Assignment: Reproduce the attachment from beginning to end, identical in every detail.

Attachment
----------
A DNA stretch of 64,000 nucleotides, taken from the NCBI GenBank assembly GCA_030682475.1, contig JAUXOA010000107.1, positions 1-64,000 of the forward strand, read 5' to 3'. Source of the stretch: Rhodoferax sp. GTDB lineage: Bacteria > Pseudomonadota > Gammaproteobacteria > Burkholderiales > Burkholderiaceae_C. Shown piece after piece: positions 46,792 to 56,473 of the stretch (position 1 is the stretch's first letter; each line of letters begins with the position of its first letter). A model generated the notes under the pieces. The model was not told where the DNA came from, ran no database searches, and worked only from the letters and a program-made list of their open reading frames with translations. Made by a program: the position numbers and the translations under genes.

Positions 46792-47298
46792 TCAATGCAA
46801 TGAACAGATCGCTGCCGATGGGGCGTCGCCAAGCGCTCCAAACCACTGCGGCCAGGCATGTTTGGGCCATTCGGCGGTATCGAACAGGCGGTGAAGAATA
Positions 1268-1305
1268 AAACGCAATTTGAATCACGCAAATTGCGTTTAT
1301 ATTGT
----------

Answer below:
A DNA stretch of 64,000 nucleotides, taken from the NCBI GenBank assembly GCA_030682475.1, contig JAUXOA010000107.1, positions 1-64,000 of the forward strand, read 5' to 3'. Source of the stretch: Rhodoferax sp. GTDB lineage: Bacteria > Pseudomonadota > Gammaproteobacteria > Burkholderiales > Burkholderiaceae_C. Shown piece after piece: positions 46,792 to 56,473 of the stretch (position 1 is the stretch's first letter; each line of letters begins with the position of its first letter). A model generated the notes under the pieces. The model was not told where the DNA came from, ran no database searches, and worked only from the letters and a program-made list of their open reading frames with translations. Made by a program: the position numbers and the translations under genes.

Positions 46792-47298
46792 TCAATGCAA
46801 TGAACAGATCGCTGCCGATGGGGCGTCGCCAAGCGCTCCAAACCACTGCGGCCAGGCATGTTTGGGCCATTCGGCGGTATCGAACAGGCGGTGAAGAATA
Positions 1268-1305
1268 AAACGCAATTTGAATCACGCAAATTGCGTTTAT
1301 ATTGT